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Millennials used to like democracy. Now, most don't trust it, a Cambridge study suggests.

USA TODAY logo USA TODAY 10/20/2020 Joshua Bote, USA TODAY
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A new study from the University of Cambridge has found that millennials are more disillusioned with democracy than generations were before them.

Fifty-five percent of millennials — compared to 45% of Generation X’ers and a small minority of Baby Boomers surveyed at the same age — are unhappy with democracy. It’s not just limited to the United States: Young people in Europe, Africa and South America are experiencing similar levels of dissatisfaction with the current state of political affairs.

a dining room table: Voting booths © hermosawave/Getty Images/iStockphoto Voting booths

The data spans nearly 50 years of data from around four million respondents, per the university’s Centre for the Future of Democracy, which published a study earlier this year finding democratic satisfaction at a record low globally.

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"This democratic disconnect is not a given, but the result of democracies failing to deliver outcomes that matter for young people in recent decades, from jobs and life chances to addressing inequality and climate change,” said Dr. Roberto Foa, a Cambridge University professor in politics and lead author of the report, in a statement.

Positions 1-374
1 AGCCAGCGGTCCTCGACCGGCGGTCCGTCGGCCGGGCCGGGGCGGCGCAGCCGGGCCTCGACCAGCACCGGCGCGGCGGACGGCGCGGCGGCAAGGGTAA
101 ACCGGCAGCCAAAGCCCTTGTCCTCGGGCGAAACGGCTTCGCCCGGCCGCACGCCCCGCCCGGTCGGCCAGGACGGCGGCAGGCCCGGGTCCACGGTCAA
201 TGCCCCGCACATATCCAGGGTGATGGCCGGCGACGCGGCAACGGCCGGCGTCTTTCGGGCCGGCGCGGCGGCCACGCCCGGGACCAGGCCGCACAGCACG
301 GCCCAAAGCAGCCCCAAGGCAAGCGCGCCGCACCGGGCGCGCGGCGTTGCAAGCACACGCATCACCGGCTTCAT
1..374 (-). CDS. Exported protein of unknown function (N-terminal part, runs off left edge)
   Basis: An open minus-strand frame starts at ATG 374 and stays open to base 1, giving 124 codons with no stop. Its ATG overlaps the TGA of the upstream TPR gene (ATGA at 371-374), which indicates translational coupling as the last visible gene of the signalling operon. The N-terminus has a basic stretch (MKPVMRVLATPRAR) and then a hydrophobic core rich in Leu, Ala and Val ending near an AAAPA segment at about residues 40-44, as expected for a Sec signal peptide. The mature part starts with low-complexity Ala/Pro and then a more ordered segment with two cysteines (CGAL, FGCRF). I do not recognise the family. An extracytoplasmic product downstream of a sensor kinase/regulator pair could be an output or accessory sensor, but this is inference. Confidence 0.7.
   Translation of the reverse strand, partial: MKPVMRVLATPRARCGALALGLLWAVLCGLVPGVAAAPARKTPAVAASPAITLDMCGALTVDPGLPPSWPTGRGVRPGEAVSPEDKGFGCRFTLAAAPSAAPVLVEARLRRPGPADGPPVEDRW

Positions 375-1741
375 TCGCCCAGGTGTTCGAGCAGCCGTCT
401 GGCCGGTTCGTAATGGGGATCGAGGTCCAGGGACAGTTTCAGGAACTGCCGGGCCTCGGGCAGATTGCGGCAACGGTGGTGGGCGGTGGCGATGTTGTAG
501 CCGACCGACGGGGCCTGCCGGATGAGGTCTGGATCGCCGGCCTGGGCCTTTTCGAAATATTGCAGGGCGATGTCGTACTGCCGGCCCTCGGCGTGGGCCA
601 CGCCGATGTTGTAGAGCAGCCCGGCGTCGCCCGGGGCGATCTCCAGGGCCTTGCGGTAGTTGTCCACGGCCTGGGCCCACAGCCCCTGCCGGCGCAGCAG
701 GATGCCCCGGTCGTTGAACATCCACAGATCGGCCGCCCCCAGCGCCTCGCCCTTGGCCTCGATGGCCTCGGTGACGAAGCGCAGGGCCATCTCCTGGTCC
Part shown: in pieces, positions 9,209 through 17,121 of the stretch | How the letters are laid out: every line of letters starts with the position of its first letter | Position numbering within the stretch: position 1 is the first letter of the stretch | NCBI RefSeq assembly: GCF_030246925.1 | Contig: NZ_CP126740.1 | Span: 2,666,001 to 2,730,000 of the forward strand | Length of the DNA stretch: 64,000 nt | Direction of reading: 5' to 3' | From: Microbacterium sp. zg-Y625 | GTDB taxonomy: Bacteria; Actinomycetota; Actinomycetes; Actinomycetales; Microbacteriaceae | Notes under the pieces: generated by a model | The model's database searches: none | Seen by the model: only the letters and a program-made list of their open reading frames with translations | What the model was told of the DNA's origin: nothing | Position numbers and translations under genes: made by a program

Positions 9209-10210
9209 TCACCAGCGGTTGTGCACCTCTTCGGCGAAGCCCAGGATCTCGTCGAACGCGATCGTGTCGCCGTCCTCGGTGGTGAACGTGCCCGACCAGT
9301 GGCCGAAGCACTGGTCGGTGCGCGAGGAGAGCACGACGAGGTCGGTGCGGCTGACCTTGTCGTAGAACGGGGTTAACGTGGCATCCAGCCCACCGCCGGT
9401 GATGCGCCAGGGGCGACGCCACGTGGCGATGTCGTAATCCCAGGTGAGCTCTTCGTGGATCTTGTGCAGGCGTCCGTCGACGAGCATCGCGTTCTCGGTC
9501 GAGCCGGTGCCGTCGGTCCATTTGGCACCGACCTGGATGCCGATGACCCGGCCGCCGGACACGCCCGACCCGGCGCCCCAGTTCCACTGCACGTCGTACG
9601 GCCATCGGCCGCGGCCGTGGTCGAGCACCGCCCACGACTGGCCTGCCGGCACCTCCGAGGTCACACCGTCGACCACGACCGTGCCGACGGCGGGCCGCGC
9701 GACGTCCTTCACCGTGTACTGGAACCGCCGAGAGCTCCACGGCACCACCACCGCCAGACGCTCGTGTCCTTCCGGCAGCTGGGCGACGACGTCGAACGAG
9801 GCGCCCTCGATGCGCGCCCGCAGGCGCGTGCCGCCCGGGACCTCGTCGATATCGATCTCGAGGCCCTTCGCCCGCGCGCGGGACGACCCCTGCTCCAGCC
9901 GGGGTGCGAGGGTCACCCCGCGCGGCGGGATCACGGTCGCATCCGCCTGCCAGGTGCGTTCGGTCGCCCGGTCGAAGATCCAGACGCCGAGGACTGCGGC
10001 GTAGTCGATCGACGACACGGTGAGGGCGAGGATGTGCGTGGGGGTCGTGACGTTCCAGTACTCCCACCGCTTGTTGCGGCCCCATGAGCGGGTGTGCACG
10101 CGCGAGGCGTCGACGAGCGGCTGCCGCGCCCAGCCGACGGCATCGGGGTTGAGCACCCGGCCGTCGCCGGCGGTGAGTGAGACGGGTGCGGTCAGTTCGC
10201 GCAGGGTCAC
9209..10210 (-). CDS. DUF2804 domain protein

The distrust in democracy, researchers said, is linked largely to “economic exclusion” — specifically employment rates for young people and inequality. Studies have found significant gaps in wealth between Millennials and older generations, a key factor in these findings.

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Prior to the 2008 financial meltdown, the study found, millennials’ attitude toward democracy were more positive than that of their parents, only to decline sharply following the crisis.

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In countries with smaller levels of inequality, such as Iceland and Austria, generational divides were less stark.

A possible solution: Researchers suggested that populist leaders winning elections, for better or worse, boosted satisfaction among millennials — a finding that Foa said “must shock moderate parties and leaders into action beyond cosmetic rebrands.”

Follow Joshua Bote on Twitter: @joshua_bote.

This article originally appeared on USA TODAY: Millennials used to like democracy. Now, most don't trust it, a Cambridge study suggests.

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